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JPMorgan Strikes Tentative $13 Billion Deal with DOJ

politico.com | October 20, 2013

By Josh Gerstein and Jon Prior

JPMorgan Chase has reached a tentative agreement with the Justice Department to pay a record $13 billion to settle civil investigations into faulty mortgage securities the bank sold to investors in the lead up to the financial crisis, according to two people familiar with the negotiations.

The tentative deal was reached Friday night in a call involving Attorney General Eric Holder and JPMorgan Chase CEO Jamie Dimon, one of the sources said.

It would be the largest settlement ever between Justice and a single company.

The package is expected to include $9 billion in penalties paid to the government and $4 billion in relief for consumers.

The deal would mark a victory for the Obama administration, which has been criticized for not being more aggressive in pressing cases against Wall Street firms following the 2008 financial crisis.

For JPMorgan, the deal would be its latest, and most significant, attempt to settle a series of legal challenges from the government — investigations that are eating into the bank’s profits as well as its reputation as Wall Street’s best run bank.

The deal is not done and the final settlement is being negotiated through the mortgage securities task force President Barack Obama created in 2012, according to one source. This group is co-chaired by officials from Justice, the Securities and Exchange Commission and the office of New York Attorney General Eric Schneiderman.

Still being negotiated are the details of what JPMorgan will admit to in terms of wrongdoing.

JPMorgan was seeking protection from criminal prosecution as part of the deal, but in a call about a week ago Holder told Dimon that was a nonstarter, according to a source.

On Friday, Dimon and JPMorgan General Counsel Stephen Cutler agreed to proceed with the civil side settlement even without assurances of no federal criminal prosecutions.

Spokesmen for JPMorgan and the Justice Department declined to comment.

Over the past year JPMorgan has faced a series of investigations that dented the reputation of both the bank and Dimon, who won plaudits following the financial crisis for his risk management skills.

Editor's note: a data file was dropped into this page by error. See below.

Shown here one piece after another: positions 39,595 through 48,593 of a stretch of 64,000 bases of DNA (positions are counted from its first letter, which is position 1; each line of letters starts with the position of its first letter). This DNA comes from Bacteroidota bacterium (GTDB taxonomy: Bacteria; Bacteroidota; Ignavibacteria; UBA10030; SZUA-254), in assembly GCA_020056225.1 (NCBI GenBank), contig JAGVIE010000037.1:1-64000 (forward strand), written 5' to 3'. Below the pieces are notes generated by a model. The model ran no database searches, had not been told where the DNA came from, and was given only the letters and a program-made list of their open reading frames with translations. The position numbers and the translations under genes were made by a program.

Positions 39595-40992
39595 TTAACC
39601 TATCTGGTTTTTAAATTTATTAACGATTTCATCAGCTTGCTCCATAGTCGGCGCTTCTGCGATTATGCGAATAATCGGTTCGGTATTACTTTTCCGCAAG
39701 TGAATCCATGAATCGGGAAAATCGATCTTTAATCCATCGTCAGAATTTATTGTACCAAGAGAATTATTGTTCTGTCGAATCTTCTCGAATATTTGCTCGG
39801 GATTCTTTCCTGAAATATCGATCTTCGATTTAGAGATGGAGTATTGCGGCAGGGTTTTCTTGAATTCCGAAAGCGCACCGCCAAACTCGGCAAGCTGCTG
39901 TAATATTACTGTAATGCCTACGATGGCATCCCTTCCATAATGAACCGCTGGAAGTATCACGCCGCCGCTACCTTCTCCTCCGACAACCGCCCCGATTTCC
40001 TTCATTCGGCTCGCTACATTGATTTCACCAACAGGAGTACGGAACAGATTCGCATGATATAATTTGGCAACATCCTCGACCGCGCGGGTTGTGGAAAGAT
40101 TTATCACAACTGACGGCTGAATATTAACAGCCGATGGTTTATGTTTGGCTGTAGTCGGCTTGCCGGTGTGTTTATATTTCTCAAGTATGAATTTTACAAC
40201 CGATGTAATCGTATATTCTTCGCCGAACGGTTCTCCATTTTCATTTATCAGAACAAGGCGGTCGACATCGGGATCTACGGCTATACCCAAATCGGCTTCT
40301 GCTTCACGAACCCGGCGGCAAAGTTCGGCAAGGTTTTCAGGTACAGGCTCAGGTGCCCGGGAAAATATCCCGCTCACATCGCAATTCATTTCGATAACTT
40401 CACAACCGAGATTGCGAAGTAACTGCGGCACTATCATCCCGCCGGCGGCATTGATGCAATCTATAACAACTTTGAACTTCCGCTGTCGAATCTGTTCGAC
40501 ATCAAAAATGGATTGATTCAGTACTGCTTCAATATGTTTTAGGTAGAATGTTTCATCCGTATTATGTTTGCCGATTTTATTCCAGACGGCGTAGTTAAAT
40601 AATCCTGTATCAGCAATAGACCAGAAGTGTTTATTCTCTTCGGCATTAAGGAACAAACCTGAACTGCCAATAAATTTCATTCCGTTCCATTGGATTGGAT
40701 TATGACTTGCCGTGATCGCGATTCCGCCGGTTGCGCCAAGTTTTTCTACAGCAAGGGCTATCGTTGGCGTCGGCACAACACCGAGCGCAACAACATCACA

In recent weeks, the bank has struck deals with various regulators intended to put an end to the firm’s legal woes.

Last month the bank agreed to a $920 million settlement with regulators over the London Whale trading debacle, along with separate deals over credit card and debt collection problems.

JPMorgan’s legal troubles caused it to this month report its first quarterly loss since Dimon became CEO in 2005. The bank reported that it lost $380 million in the third quarter after spending about $9.3 billion on legal expenses. It is now reserving roughly $23 billion for litigation costs.

Dimon has said that many of the issues with past mortgage bonds subject to the settlement with Justice and other agencies center around failing institutions — Bear Stearns and Washington Mutual — the bank took over in 2008 with encouragement from the government.

The government’s decision to press cases involving Bear and WaMu have clearly been a sore point for Dimon, but at this point JPMorgan appears to have decided its best to be done with the issue.

“It is very hard to fight with your regulators or the federal government, but we want them to be fair and reasonable,” Dimon told analysts on Oct. 11 when the company released its third quarter earnings.

As part of the tentative $13 billion deal, JPMorgan will pay $4 billion as part of an agreement with FHFA over mortgage-backed bonds the bank sold to taxpayer owned Fannie Mae and Freddie Mac in the lead up to the financial crisis, according to a source.

The FHFA sued JPMorgan and 17 other banks in 2011 alleging that the underlying loans in more than $200 billion worth of mortgage bonds sold to Fannie and Freddie were riskier than disclosed. The agency’s suit against JPMorgan covered roughly $33 billion in bonds sold between 2005 and 2007.

JPMorgan would become the fourth bank to settle the claims. UBS agreed in July to pay $885 million in its settlement. GE Capital and Citigroup reached settlements earlier in the year, but those amounts were not disclosed.

The deal with JPMorgan and the ongoing investigation into possible criminal charges would burnish the reputation of the president’s task force, which has been criticized for acting too slowly.

The SEC, under the umbrella of the working group, reached separate settlements with Credit Suisse and JPMorgan in November 2012.

There are still open cases against Credit Suisse and other firms, including a suit filed against Standard & Poor’s alleging the credit rating agency committed fraud when it stamped toxic mortgage bonds triple-A. A separate suit was filed against Bank of America and its affiliates, including Merrill Lynch, in August for allegedly defrauding investors in $850 million of mortgage-backed securities sold in 2008.

 

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